Two men in matching uniforms in a warehouse standing closely and talking, with a supervisor nearby. Photo by Tiger Lily from Pexels under Pexels license.

The United States has over 8,000 businesses with over 1000 employees. Starbucks has 15,000 coffee shops and 350,000 employees. Amazon employs over 1.5 million. The United States is also home to several large unions. The National Education Association has 3 million union members. The United Auto Workers (UAW) union has over 400,000 members. These business and labor giants frequent headlines and news of negotiations between management and workers seem to tell a story of battling juggernauts, using strikes and union-busting tactics to outdo the other. 

Over the past several decades unions have lost some of their strength. However, in recent years large demonstrations and organizing have signaled the beginning of a possible shift. Sociological research can help workers better understand the context of this shift and the impacts these dynamics can have on employers and employees. 

Union Membership

In 1935, US workers gained the right to form a union in the National Labor Relations Act in the private sector. Union formation and management was then assigned to the National Labor Relations Board and today has the power to manage elections and mediate employee-employer bargaining. However, over the past 40 years union membership in the public sector has remained stagnant at 33% and drastically declined in the private sector to an all-time low of 6% in 2021. However, with discussions around the distribution of wealth, minimum wage, and an apparent shortage of workers seeing an uptick in recent years, this historic decline may turn.

  • Palley, T. I., & LaJeunesse, R. M. (2007). Social attitudes, labor law, and union organizing: Toward a new economics of union density. Journal of Economic Behavior & Organization, 62(2), 237-254.

Unions Organizing

Research can also tell us what makes for a successful union drive. Organizing efforts that are perceived as effective in giving voice to workers’ concerns, fostering union identity among members, and convincing workers of management’s culpability of problems are more effective in organizing and gaining momentum. Workers also utilize online platforms to their advantage. These online spaces do not only allow for organizing with sometimes distant co-workers but also allow for the sharing of ideas and advocacy tactics. For example, Uber, Instacart, and other gig worker employees who lacked access to company-wide wage data used individually compiled worker-reported data to accurately calculate average wages and negotiate for fairer pay.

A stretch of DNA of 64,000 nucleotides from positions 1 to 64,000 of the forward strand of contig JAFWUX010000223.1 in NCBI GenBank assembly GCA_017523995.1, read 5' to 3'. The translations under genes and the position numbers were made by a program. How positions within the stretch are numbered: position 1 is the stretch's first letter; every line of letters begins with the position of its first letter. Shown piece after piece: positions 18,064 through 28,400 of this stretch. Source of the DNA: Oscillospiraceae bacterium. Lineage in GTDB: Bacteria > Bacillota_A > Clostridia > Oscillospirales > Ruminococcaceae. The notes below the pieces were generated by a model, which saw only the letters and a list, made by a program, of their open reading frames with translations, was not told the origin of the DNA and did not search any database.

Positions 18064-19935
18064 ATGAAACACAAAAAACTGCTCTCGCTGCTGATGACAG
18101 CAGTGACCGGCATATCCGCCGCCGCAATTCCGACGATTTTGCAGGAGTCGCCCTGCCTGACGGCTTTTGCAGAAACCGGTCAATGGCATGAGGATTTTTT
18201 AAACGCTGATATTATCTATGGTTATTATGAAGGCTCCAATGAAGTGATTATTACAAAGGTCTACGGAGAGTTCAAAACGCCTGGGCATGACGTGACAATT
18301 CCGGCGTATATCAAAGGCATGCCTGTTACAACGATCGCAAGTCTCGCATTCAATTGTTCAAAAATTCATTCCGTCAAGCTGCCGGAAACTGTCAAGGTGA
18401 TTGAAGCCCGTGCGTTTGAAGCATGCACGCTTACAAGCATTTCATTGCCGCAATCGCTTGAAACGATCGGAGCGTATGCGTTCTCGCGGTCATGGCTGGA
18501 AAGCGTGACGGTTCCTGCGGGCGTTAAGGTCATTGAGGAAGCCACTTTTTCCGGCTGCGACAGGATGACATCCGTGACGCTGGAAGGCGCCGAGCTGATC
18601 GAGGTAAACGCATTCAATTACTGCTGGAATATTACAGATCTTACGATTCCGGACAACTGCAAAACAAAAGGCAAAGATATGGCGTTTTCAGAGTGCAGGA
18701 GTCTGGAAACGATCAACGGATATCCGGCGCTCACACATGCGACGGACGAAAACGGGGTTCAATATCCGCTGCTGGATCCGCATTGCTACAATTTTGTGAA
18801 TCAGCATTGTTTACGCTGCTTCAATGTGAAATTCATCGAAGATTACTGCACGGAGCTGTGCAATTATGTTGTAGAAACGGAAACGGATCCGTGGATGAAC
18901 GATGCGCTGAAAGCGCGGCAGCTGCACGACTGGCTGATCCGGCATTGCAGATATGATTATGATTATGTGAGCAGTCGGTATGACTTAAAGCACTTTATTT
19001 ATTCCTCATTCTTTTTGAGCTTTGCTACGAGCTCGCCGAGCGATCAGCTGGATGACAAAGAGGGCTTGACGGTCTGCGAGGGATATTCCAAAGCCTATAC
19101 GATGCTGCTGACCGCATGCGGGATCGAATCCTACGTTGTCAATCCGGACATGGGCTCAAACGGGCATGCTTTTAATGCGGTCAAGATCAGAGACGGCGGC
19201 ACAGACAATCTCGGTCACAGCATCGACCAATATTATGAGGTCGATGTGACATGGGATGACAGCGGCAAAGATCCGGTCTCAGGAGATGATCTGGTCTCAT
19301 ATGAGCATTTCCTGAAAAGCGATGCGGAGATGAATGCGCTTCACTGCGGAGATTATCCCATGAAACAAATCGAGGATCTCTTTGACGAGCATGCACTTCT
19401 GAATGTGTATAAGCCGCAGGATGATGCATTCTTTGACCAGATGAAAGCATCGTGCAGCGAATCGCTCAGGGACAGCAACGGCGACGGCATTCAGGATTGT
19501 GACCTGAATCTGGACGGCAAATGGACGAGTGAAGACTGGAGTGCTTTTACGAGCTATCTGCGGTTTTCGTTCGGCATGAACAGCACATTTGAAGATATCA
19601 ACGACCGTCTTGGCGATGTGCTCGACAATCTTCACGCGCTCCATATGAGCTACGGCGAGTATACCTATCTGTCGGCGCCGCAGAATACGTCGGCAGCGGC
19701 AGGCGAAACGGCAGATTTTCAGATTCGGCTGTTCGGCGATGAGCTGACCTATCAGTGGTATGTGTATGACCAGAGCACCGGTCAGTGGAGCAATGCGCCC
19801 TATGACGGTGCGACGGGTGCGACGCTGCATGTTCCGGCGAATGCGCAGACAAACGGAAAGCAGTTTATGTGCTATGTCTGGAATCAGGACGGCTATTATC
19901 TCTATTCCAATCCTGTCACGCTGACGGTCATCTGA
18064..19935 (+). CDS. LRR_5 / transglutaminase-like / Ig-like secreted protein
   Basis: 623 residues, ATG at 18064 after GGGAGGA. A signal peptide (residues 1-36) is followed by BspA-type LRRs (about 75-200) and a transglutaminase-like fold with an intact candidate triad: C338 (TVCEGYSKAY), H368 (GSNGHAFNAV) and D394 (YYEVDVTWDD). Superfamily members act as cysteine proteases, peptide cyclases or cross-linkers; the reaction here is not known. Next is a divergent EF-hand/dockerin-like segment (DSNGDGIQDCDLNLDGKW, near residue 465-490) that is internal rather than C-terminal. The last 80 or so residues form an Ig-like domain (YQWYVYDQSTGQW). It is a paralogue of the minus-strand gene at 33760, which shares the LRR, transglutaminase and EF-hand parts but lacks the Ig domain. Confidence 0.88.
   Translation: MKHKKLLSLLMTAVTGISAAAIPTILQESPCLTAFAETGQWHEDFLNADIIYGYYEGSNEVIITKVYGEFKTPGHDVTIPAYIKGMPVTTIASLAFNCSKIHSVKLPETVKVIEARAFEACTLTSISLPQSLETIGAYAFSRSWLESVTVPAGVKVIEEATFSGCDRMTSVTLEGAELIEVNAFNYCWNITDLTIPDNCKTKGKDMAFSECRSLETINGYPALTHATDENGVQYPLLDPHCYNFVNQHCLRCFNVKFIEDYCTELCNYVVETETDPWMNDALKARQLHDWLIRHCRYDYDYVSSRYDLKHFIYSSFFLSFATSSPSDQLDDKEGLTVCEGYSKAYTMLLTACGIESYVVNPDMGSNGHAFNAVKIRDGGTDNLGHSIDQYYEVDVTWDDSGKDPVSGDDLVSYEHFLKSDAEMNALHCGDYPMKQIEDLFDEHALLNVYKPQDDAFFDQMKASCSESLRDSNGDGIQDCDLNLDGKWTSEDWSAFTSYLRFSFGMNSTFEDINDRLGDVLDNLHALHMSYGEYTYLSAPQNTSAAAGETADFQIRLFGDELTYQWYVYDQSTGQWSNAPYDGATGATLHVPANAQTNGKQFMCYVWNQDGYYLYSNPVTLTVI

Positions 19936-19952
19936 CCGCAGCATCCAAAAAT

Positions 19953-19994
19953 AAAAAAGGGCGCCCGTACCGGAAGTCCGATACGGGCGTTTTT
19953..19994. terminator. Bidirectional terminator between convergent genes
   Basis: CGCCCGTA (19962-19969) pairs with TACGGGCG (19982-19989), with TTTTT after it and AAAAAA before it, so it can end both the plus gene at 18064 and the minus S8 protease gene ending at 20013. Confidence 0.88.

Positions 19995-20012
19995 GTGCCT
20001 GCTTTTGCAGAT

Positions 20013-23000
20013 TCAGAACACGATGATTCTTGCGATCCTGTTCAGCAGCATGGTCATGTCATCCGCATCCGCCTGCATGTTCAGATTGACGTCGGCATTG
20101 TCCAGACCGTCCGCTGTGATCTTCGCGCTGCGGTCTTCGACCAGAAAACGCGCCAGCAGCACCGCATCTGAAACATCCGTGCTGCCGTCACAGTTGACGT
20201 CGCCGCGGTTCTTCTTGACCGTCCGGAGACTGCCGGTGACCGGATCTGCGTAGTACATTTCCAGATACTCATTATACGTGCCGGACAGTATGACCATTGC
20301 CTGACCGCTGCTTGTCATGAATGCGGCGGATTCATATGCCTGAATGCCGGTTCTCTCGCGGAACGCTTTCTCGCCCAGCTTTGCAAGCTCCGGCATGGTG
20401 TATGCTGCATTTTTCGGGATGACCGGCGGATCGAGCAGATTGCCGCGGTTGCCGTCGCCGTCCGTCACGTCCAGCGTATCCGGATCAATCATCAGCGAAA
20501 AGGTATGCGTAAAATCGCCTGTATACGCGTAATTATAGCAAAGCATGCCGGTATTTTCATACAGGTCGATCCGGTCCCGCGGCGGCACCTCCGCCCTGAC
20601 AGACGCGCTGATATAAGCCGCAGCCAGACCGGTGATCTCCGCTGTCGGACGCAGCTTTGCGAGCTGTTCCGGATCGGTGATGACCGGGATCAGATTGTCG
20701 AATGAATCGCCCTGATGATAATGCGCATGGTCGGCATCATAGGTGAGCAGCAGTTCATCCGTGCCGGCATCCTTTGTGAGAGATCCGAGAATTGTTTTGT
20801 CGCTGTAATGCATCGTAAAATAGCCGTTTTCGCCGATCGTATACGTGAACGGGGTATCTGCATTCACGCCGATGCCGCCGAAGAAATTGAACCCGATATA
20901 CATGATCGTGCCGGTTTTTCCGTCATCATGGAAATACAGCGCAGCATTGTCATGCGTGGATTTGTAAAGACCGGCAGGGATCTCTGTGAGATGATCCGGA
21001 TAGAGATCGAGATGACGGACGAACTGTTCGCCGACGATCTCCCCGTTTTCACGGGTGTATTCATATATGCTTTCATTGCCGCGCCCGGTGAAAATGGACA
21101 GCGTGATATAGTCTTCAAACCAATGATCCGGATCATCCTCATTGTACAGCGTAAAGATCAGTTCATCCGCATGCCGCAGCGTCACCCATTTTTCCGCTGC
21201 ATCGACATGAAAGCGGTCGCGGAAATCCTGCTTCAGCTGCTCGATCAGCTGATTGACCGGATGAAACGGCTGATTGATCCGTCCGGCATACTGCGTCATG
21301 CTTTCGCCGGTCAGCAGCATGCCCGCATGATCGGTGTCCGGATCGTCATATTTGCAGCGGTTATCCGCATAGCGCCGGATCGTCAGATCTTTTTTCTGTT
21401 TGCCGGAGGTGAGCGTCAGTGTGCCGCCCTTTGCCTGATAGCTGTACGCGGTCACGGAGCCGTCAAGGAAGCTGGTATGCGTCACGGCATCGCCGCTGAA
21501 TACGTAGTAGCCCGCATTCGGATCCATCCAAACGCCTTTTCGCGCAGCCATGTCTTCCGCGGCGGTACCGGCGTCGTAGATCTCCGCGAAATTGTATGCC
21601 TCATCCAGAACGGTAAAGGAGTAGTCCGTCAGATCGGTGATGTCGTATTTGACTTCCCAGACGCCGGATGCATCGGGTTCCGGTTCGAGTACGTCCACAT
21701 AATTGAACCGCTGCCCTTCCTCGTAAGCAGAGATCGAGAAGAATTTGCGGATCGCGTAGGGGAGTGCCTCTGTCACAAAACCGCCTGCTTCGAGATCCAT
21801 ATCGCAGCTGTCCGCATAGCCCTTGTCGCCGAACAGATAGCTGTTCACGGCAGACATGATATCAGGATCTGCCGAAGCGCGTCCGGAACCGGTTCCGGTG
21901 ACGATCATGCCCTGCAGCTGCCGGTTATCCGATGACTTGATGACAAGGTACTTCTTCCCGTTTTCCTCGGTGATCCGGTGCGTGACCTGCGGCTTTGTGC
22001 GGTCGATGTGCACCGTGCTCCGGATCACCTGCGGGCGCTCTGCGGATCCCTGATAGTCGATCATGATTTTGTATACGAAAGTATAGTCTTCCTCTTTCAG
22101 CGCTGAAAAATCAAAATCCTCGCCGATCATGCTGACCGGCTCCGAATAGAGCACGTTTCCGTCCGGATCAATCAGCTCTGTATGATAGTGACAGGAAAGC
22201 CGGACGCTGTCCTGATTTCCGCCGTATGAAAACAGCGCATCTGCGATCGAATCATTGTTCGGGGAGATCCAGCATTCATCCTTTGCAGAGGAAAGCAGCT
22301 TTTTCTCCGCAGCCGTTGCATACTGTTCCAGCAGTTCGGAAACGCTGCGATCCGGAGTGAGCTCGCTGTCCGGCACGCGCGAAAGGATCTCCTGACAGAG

Labor unions exist to not only maintain a perceived fair wage, but protect the social and political value of workers. Union organizers adopt and use numerous strategies to grow support and maintain momentum. Tactics range from rhetorical: sarcastically co-opting company messages, personal testimonials, and posting videos; to overt acts of defiance such as strikes

Union-Busting Strategies

Employers sometimes work to prevent organizing through various methods, such as lawsuits, diversion of attention, and instilling polarization through the employment of “consultants” who create tension within workplaces to keep workers divided. Additionally, they may employ strategies like misinformation campaigns, surveillance, and promoting a culture of fear to suppress unionization efforts. These tactics not only disrupt solidarity among employees but also create an environment where the idea of collective bargaining is seen as detrimental to the individual interests of workers, further hindering the formation of unions.

Unions and Society

Researchers have shown that high union membership and union presence in communities have higher wages, fringe benefits, and lower poverty rates. Additionally, union presence has a “spillover effect” – where high union presence positively impacts non-union community members. In other words, businesses (and local policymakers) located in communities with union activity are mindful of their relationship with their workers and the possibility of non-union members unionizing at a small scale or partnering with larger, existing unions. 

Unions serve as an institution of checks and balances to the power and control held by large institutions. Historically, unions have led to improved working conditions and increased retention for institutions. Today, however, a worker’s role in society has changed dramatically and the frequency and intensity of strikes, union-busting strategies, and the relationship between employer and employee is subject to change.